Together, R and transmission can be used in quantitative models to estimate ‘spread’ of the disease. Having an understanding of both of these parameters can give policy-makers of how fast a disease will spread and groups most at-risk. How quickly a disease spreads will drive the economic costs of the disease such as by reducing labour productivity, increasing health care costs and reducing trade and commerce. The fatality rate is a key factor in determining the human cost of the disease which not only have short-term but also long-term economic costs by reducing overall demand and labour supply.
So where does Ebola stand with these three facts? For R, Ebola has estimates of 1.2 to 4, clearly a highly infectious disease but not as infectious as SARS. The reason for the variation in estimates is due to different contexts. For example, the more conservative estimates are from Sierra Leone and the higher estimates are for hospitals in the worst-affected African countries. Clearly, Ebola is not going to burn out by itself and will need an effective public health intervention to reduce R<1.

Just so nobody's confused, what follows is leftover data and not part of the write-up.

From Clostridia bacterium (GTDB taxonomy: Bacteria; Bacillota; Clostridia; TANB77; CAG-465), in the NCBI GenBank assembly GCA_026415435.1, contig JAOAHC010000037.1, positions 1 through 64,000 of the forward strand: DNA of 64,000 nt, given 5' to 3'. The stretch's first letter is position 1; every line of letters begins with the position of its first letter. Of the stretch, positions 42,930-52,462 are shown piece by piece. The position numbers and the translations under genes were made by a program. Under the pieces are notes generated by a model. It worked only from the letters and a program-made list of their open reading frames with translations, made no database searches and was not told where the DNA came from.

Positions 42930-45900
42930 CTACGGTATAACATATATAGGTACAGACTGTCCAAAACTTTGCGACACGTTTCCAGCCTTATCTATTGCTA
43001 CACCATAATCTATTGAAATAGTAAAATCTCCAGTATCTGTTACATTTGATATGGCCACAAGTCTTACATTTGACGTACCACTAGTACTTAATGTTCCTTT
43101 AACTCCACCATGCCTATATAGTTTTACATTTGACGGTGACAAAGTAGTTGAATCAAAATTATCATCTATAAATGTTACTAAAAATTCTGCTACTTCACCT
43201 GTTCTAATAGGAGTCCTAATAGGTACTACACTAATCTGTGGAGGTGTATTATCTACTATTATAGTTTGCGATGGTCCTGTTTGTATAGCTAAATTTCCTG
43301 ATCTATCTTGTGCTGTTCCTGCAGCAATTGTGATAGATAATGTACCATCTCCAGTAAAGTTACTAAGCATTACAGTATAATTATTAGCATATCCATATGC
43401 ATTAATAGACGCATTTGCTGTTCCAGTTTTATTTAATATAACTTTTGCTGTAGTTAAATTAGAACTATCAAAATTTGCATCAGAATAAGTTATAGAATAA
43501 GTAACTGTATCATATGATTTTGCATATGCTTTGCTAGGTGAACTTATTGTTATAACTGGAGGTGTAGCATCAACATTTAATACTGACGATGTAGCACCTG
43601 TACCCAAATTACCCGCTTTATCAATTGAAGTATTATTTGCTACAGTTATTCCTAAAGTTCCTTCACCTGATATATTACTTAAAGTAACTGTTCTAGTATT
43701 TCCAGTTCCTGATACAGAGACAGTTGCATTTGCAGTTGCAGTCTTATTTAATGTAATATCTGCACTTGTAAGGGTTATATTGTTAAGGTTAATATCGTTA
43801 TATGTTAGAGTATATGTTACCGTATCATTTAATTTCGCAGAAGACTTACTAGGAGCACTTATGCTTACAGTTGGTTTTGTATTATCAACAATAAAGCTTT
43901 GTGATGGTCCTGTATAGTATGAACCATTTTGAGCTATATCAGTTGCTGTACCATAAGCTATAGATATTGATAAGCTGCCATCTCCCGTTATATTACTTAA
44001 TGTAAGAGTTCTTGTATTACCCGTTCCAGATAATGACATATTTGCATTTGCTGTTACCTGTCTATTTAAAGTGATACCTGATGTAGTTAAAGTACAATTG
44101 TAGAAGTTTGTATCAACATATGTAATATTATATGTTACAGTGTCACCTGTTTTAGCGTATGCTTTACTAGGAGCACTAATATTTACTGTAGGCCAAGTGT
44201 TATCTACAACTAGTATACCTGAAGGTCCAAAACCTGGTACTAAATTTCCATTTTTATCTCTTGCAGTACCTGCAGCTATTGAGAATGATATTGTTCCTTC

How is Ebola transmitted? Unlike other diseases, Ebola is only contagious when an infected person is displaying symptoms, such as fever, vomiting, diarrhoea and malaise. But to be contracted, there needs to be an exchange of bodily fluids (e.g. saliva or blood) between an infected to a healthy person. Even then, the level of Ebola virus needs to be high to be contagious. This happens 2-3 days after the patient is displaying symptoms. Quick and accurate tests are available to diagnose Ebola once an infected person is symptomatic. Furthermore, the nature of the transmission provides for a relatively targeted response. More on that later.
But once contracted, Ebola is highly fatal. This is probably where the potential for panic is greatest, that and the lack of commercially-available vaccine. Historically, Ebola has been estimated to have a fatality rate of 25-90%. The current outbreak has been estimated to have a fatality rate of 70%.